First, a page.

Ideas

Iceberg Ship Habbakuk

1942: Hitler's U-Boats are ravaging merchant ships that Britain depends on for its survival. Enter a plan, for a gigantic warship, to help the Allies win the Battle of the Atlantic. It will be built in Canada and made from ... ice!  Richard Longley tells the story of iceberg ship Habbakuk, in all its icy eccentricity....
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1942: Hitler's U-Boats are ravaging merchant ships that Britain depends on for its survival. Enter a plan, for a gigantic warship, to help the Allies win the Battle of the Atlantic. It will be built in Canada and made from ... ice!  Richard Longley tells the story of iceberg ship Habbakuk, in all its icy eccentricity.


In late spring of 1940, nine and a half months after the war against Hitler began in Europe, the writing  was on the wall: France had fallen to the Germans and Britain was now on its own in the fight against Nazi Germany.

On June 18th 1940, the Prime Minister of Great Britain, Winston Churchill, stood in the House of Commons, and spoke of what would come next. That summer, the Battle of Britain began.  It was fought entirely in the air, the RAF - Britain's Royal Air Force - against the German Luftwaffe. In the midst of this, "Project Habbakuk" was born. A wild, some say crazy idea, for a gigantic warship the British could deploy in the Atlantic: an Aircraft Carrier, built of ice.

    
Participants in the show:

Andrew Brown
, Belfer Centre for Science and International Affairs, Harvard University.

David Edgerton, Hans Rausing Professor, Imperial College London.

Vice-Admiral Ralph Hennessy, Royal Canadian Navy (Retired).

Susan Langley, State Underwater Archaeologist, Maryland Historical Trust.

Henry Martens, Alternative Service Worker with Project Habbakuk at Patricia Lake, Alberta.

Bill Rawling, Historian, Department of National Defence, Canada.

Roger Sarty, Professor, Department of History, Wilfrid Laurier University
Director of Research, Laurier Centre for Military, Strategic and Disarmament Studies.

David Zimmerman, Professor of Military History, University of Victoria.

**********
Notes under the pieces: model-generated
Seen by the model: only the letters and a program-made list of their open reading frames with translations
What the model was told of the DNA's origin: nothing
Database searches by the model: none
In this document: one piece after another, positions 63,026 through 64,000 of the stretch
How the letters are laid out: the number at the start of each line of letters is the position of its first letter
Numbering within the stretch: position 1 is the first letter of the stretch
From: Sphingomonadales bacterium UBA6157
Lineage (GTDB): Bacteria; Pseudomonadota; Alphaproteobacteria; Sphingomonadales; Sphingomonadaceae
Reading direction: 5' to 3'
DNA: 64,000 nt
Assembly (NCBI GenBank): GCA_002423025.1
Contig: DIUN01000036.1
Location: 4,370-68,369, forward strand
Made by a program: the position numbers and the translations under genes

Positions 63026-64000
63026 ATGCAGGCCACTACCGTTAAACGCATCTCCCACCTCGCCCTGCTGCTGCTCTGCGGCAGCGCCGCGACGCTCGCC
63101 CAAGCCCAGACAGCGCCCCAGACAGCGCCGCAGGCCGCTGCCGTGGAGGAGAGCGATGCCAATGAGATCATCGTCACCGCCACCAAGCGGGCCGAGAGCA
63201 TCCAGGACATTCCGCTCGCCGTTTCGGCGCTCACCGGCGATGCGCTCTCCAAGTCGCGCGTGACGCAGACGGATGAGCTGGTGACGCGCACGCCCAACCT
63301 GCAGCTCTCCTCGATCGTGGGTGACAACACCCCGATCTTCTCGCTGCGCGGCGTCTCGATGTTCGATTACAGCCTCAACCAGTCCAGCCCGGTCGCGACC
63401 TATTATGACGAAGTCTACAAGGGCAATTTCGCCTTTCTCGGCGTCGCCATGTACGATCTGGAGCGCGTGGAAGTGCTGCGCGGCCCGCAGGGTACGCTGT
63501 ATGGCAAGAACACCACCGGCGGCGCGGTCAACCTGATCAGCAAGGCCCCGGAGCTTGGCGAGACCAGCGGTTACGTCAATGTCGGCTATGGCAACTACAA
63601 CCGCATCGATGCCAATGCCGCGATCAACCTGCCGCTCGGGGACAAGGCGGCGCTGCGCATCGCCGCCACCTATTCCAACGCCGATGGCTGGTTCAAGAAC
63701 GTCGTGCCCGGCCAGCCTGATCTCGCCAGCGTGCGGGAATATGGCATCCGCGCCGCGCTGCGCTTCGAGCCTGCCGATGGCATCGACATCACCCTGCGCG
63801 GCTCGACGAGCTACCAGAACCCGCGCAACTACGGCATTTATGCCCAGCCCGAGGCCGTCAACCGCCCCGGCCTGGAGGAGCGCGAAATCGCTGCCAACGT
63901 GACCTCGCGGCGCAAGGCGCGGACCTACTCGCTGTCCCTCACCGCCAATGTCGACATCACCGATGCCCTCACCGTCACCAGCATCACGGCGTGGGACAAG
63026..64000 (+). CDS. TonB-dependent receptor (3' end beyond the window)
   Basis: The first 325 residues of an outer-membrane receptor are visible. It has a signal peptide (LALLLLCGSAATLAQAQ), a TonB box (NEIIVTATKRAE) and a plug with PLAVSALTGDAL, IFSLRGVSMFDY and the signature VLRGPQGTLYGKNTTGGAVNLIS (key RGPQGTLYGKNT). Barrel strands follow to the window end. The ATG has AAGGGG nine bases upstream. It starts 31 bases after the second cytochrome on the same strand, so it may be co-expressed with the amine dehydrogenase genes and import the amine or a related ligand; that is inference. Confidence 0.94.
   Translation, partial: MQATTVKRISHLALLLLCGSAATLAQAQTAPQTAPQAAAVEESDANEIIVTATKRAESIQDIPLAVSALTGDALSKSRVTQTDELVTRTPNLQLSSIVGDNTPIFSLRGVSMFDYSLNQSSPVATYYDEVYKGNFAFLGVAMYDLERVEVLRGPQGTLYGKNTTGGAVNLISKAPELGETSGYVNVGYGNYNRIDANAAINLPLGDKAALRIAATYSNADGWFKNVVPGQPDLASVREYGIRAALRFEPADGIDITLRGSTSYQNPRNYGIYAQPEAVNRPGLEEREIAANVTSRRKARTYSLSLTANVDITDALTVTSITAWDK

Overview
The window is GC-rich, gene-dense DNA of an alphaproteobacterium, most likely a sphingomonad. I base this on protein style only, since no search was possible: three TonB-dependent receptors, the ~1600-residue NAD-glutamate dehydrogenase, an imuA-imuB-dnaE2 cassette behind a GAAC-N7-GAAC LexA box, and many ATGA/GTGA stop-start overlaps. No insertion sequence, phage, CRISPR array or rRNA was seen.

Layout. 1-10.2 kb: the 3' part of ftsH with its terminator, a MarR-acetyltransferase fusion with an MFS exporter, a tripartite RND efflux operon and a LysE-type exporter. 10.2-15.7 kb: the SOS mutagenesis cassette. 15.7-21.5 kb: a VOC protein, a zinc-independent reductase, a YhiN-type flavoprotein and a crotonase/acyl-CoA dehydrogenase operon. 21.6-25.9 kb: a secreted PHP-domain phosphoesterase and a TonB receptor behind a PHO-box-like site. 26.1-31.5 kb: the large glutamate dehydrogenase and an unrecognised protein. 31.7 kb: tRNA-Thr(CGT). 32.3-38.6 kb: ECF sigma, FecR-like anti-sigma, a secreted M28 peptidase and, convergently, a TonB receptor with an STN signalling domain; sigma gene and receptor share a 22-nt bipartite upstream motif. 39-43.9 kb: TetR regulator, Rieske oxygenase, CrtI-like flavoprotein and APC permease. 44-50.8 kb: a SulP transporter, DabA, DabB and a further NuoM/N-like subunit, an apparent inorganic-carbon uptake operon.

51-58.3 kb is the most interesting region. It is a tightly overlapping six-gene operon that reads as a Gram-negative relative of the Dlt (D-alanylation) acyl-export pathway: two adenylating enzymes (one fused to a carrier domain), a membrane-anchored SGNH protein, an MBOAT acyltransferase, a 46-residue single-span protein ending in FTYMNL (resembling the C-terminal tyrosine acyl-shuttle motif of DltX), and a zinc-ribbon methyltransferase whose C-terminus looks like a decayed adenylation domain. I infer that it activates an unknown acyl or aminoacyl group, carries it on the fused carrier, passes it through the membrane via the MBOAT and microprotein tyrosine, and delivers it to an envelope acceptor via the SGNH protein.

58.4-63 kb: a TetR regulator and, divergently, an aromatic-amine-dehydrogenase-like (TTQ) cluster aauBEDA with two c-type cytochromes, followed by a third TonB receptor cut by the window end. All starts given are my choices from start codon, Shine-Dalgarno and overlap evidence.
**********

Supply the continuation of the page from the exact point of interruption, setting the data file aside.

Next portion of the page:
Reading List

Brown, Andrew, J. D. Bernal, The Sage of Science, Oxford University Press, 2005.

Bryden, John, Deadly Allies, Canada'€™s Secret War, 1937-1947, Ch 6, Ships of Ice,
Toronto, McLelland & Stewart, 1989.

Cohen, John, Geoffrey Pyke, Man of Ideas,  New Scientist, 23 July, 1981, pp246-247.
Geoffrey Pyke, Man of Action, New Scientist, 30 July, 1981, pp302-303.
 
Cross, L. D., Codename Habbakuk: A Secret Ship Made of Ice, Victoria BC, Heritage House, 2012.

Edgerton, David, Britain's War Machine: Weapons, Resources and Experts in the Second World War, London, Allen Lane, 2011.

Gold, Lorne W, The Canadian Habbakuk Project, Cambridge, International Glaciological Society, 1993.

Lampe, David, Pyke the Unknown Genius, London, Evans, 1959.

Langley, Susan B. M., Operation Habbakuk: A World War II Vessel Prototype, Canadian Journal of the History of Science, Technology and Medicine, vol 10, no. 2, 1986, pp119-131.

Perutz, Max, I Wish I'd Made You Angry Earlier, Oxford, 1998 Ch 7, Enemy Alien, pp73-108.

Perutz, Max, A Description of the Iceberg Aircraft Carrier and the Bearing of the Mechanical Properties of Frozen Wood Pulp Upon Some Problems of Glacier Flow, Cambridge, Journal of Glaciology. Vol.1 No.3 March 1948 pp 95-104.

Rawling, William, A Comic Interlude - Habbakuk.

Sarty, Roger, Canada and the Battle of the Atlantic, Canada, Department of National Defence, 1998.

Zimmerman, David, Top Secret Exchange: The Tizard Mission and the Scientific War,
Montreal-Kingston, McGill-Queens, 1996.


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